> even potentially harmful acts would totally cease just does not
Janis: That's only because you don't understand how this can be
accomplished. In other words, you are making an assumption based on
what you believe cannot happen.
You are talking about more than just changing determinants. You
> have said that in a NFW no-blame environment, how could a person
> live with himself if through his carelessness someone was seriously
> injured or killed. Can't you see that you are trying to create a
> determinant that holds the person to blame in his own mind over and
> above his other determinants?
Janis: Noooo, that's where Steve got confused as well. There is no
blame, and because there is no blame, conscience does not allow
actions that would make someone feel guilty. Prevention is worth a
pound of cure. There is no getting away from regret, guilt, remorse,
if someone gets hurt because of one's careless actions. The paradox
is that this prevents the determinant that would *compel* this person
to desire taking chances. If a person's determinant decides not to
take a chance that could get someone killed, because he knows that if
he does this he will never be blamed by anyone, then we won't have to
cry over spilt milk anymore. If someone should hurt someone, he will
still not be blamed for it. We know he couldn't help himself. You
are still not understanding completely. No one is holding anyone to
blame for anything. This entire discovery is about not blaming or
judging anyone at all, ever.
You are counting on FEAR of hurting
> another and associated guilt as the major force for good, and the
> name of *your special determinant* is Contra Causal Free Will !!!
> Can you see that?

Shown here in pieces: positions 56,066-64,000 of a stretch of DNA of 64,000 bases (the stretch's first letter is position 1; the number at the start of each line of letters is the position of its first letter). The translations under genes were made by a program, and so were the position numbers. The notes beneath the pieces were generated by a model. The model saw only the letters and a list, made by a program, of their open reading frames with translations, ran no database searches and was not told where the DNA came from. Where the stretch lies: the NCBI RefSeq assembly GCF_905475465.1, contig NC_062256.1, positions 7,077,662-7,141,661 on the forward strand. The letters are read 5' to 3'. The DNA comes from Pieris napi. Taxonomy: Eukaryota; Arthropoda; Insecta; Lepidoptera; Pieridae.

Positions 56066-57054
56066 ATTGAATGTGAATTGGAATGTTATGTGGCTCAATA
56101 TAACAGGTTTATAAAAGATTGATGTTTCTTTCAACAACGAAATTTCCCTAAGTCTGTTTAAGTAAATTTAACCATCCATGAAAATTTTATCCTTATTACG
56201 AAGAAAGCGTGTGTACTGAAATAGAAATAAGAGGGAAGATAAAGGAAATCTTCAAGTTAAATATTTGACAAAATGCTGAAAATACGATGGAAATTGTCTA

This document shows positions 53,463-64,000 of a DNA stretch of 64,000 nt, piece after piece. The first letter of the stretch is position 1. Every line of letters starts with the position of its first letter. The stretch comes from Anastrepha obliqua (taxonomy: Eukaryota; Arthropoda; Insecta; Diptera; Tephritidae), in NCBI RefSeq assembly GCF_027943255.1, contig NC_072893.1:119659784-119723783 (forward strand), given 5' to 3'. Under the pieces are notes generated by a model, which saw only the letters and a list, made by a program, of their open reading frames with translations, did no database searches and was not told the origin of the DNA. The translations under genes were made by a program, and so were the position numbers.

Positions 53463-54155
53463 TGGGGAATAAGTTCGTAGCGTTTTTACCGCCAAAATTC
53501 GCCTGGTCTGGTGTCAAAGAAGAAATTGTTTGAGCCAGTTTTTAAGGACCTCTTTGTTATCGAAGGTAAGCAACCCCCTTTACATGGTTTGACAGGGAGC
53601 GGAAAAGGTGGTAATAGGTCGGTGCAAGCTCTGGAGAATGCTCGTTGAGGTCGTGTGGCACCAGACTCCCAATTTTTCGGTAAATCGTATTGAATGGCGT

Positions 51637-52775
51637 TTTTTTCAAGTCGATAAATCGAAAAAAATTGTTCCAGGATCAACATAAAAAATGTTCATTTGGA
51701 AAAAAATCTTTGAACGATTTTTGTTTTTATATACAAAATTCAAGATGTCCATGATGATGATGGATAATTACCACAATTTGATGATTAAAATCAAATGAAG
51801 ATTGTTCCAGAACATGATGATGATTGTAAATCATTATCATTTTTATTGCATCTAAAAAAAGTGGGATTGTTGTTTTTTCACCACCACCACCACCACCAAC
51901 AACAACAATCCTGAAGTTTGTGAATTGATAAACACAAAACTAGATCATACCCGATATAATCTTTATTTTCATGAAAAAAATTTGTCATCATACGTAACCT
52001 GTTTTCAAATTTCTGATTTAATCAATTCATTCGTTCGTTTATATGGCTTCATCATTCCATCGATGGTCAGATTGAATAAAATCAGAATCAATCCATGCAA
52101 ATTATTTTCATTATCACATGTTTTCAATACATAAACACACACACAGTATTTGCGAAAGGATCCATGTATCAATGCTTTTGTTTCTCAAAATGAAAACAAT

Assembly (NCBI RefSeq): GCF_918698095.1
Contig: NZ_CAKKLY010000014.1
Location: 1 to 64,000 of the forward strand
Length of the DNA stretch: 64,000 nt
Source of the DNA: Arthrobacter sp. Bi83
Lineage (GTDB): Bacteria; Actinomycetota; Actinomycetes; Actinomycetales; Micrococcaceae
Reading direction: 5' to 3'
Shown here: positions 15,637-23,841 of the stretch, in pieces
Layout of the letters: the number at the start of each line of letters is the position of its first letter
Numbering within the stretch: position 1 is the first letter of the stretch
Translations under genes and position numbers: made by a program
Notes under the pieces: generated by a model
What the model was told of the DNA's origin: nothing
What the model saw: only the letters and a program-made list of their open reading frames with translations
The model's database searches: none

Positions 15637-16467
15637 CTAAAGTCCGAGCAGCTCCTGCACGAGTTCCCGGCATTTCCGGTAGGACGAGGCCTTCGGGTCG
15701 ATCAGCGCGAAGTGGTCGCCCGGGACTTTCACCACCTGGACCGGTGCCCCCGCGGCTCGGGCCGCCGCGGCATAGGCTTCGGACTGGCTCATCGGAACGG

Janis: Fred, please stick with me. This is not about holding
anything over someone's head. They are free to do anything they want
to do, but guilt is a normal reaction that anyone feels if they hurt
someone, even in this world. Even if we are punished and pay a price
we often live with terrible guilt. Wouldn't it be a better world if
we could prevent the desire to take chances that could hurt another
before it happens, than afterwards. Afterwards is too late; that's a
fact of life. The only difference is that by not blaming anyone for
anything, people are *prevented* from taking chances. I am not
talking about risk takers who enjoy living on the edge. They will be
free to do whatever they want because no one will be telling anyone
what to do, but the only difference is that he won't involve risks to
others who don't want to be a part of that risk.>
> Your society would be a no-blame except self blame, NFW/free will,
> fear-based society. Non-sensical, ugly, untenable.
Janis: Oh my god, you are so off in your understanding. You do not
understand the book at all. This is not about guilt and shame and
sorrow for doing something that's been done. It's about holding
oneself to a greater accountability for oneself and one's fellow man,
but not because of secretly blaming or threatening behavior to
conform to what is expected. If you keep reading it and asking
questions, you will get an aha moment. You will see that this is the
exact opposite of the world you are imagining. It will be a world
where there is harmony because no child born will be blamed for
anything, and when children grow up in a world such as this, they
won't know what mental illness is because there will be no such
thing. A world without blame will be a world without war, hatred,
mental illness, or crime.